The world can be a dangerous place, but why is it a woman's place to be cautious and carry Mace? Here is the scene. You are walking home with a key gripped tightly in your hand, only one earphone in and a friend has your location. You check your surroundings and walk fast. Does this sound familiar? Women know this system all too well, but it is not bullet-proof.

We are taught from a young age to always be aware of our surroundings, to be careful of what we wear and avoid being an easy target. A simple Google search pulls up thousands of safety tips for women, pink self-defense key chains and survival guides in the event you are kidnapped. Of course, anyone could be a victim of crime and fear of going places alone should not have to be a concern for anyone, but according to the World Health Organization, women are more likely than men to be subjected to physical and/or sexual violence.

April is Sexual Assault Awareness and Prevention Month. This month we should take the time to educate ourselves on this issue and strive to contribute to its decline. According to the National Sexual Violence Resource Center, one in five women reported completed or attempted rape, almost 80% of victims were raped before age 25 and to hit even closer to home, one in four college undergraduate women in the U.S. are sexually assaulted.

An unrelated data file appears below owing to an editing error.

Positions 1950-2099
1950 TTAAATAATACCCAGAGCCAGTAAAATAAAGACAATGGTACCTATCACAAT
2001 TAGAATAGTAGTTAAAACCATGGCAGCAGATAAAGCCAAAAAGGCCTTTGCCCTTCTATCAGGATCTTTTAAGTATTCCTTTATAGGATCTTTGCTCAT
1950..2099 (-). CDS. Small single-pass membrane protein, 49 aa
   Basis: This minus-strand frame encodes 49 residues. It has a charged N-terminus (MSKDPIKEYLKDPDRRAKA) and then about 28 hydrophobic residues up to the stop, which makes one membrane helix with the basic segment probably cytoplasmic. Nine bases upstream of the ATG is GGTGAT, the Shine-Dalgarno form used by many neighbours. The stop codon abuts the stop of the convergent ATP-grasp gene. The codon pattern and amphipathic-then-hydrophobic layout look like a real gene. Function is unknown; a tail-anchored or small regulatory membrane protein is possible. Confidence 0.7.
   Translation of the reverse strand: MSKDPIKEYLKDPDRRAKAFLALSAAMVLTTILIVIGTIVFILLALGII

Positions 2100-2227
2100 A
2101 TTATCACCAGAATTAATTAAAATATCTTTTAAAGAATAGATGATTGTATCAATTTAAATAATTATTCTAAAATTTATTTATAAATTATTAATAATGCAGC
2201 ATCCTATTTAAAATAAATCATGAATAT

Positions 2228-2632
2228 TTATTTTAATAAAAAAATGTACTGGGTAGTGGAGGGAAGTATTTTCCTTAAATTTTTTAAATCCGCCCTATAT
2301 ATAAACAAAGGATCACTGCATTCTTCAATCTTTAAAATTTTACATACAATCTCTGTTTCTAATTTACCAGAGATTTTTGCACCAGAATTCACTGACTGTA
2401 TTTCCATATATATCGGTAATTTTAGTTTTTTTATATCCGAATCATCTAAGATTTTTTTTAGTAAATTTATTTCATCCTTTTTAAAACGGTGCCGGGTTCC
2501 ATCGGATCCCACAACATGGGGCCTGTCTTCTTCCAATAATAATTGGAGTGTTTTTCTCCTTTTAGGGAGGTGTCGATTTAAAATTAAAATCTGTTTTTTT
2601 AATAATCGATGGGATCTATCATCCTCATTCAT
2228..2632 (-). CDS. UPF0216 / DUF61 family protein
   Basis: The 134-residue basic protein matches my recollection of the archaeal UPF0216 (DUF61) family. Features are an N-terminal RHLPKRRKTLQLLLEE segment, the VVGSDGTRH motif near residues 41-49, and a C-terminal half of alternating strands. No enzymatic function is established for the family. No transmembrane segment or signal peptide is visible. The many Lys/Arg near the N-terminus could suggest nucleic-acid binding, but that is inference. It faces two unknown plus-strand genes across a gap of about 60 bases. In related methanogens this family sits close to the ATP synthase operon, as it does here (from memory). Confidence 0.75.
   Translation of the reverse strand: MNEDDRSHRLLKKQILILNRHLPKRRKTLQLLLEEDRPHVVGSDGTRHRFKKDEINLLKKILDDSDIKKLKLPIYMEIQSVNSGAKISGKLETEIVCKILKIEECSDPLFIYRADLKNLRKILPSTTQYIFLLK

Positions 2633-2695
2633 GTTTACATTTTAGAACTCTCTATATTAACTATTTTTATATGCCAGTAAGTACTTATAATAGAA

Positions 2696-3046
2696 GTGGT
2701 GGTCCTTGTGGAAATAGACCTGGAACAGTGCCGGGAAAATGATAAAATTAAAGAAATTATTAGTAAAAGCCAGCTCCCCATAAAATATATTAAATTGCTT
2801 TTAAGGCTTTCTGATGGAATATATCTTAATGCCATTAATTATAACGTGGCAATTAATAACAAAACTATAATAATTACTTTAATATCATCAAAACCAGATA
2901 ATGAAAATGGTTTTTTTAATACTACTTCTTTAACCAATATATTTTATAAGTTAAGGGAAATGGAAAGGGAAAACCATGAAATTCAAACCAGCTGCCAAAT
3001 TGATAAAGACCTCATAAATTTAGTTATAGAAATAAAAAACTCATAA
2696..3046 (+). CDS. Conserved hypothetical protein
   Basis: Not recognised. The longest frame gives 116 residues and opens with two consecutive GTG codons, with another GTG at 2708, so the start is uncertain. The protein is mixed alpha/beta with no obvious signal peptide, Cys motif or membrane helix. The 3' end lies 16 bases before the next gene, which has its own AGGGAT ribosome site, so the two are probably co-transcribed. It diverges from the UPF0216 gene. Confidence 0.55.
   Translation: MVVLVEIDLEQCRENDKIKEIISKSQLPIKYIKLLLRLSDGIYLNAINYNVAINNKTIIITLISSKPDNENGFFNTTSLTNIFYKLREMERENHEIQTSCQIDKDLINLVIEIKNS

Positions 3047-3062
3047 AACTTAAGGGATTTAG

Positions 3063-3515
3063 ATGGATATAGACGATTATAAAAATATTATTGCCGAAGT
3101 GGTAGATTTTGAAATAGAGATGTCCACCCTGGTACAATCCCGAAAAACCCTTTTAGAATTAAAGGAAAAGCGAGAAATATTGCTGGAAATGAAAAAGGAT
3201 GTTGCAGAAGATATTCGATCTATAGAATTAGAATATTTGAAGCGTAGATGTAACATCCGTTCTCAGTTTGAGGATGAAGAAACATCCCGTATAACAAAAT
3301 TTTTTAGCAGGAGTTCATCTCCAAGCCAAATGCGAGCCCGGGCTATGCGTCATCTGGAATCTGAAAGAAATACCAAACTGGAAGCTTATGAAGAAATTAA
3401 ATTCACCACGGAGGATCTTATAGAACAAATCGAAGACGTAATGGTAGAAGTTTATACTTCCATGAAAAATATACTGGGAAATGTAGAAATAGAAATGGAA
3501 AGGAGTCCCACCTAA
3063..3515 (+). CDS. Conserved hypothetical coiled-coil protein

Sexual assault and rape are extremely under-reported. People and the media tend to victim blame women and sympathize with the criminal, usually making the point to reference the victim's clothing, sobriety and behavior.

Contrary to common belief, no one asks to be assaulted or raped. Sexual violence is never the victim's fault. No amount of reasoning gives anyone a free ticket to harm another human. Furthermore, assault and rape are crimes, not misunderstandings. If someone commits these crimes, they should go to jail. It is that simple. However, victim blaming and disbelief are the primary reasons criminals get away with harming others.

Furthermore, crimes against Indigenous women are under-investigated and their statistics prove to be far more drastic than those of other American women. For example, according to Kiara Alfonseca with ABC News, "The Justice Department also found that Native women are victims of murder over 10 times the national average." Half of Indigenous women will be a victim of sexual assault and rape in their lifetimes, according information gathered by USA Today News through an 18-month investigation into prosecutions of sexual assault on tribal lands.

Sexual violence is a cruel and growing disease affecting every group of people regardless of gender. It is not gossip or conspiracies but a horrific reality which too many victims have faced. Instead of victim blaming and gaslighting, we should take this issue seriously. These crimes do not just happen in faraway places, but happen in homes and neighborhoods and to people we know. If we can teach women to carry Mace, then we can teach everyone that sexual violence is a crime.

If you or a loved one has fallen victim to sexual violence or assault, contact The National Sexual Assault Hotline at 1-800-656-4673 or Mississippi State University's Safeline at 662-325-3333.

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